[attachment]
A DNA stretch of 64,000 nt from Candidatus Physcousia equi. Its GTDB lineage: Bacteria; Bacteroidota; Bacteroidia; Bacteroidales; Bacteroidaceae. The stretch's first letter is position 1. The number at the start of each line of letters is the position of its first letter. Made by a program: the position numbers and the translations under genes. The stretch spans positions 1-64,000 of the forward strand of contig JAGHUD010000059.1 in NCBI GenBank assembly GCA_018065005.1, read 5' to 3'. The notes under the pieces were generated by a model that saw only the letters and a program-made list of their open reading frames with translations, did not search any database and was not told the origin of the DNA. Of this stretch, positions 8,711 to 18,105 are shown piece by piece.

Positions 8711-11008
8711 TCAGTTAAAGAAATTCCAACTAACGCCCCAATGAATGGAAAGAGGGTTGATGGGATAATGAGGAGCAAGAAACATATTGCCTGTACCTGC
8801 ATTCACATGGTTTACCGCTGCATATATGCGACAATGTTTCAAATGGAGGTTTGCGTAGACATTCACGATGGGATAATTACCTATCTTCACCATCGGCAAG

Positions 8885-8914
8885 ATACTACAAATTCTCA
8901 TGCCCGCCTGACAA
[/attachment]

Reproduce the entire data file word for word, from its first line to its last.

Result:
A DNA stretch of 64,000 nt from Candidatus Physcousia equi. Its GTDB lineage: Bacteria; Bacteroidota; Bacteroidia; Bacteroidales; Bacteroidaceae. The stretch's first letter is position 1. The number at the start of each line of letters is the position of its first letter. Made by a program: the position numbers and the translations under genes. The stretch spans positions 1-64,000 of the forward strand of contig JAGHUD010000059.1 in NCBI GenBank assembly GCA_018065005.1, read 5' to 3'. The notes under the pieces were generated by a model that saw only the letters and a program-made list of their open reading frames with translations, did not search any database and was not told the origin of the DNA. Of this stretch, positions 8,711 to 18,105 are shown piece by piece.

Positions 8711-11008
8711 TCAGTTAAAGAAATTCCAACTAACGCCCCAATGAATGGAAAGAGGGTTGATGGGATAATGAGGAGCAAGAAACATATTGCCTGTACCTGC
8801 ATTCACATGGTTTACCGCTGCATATATGCGACAATGTTTCAAATGGAGGTTTGCGTAGACATTCACGATGGGATAATTACCTATCTTCACCATCGGCAAG

Positions 8885-8914
8885 ATACTACAAATTCTCA
8901 TGCCCGCCTGACAA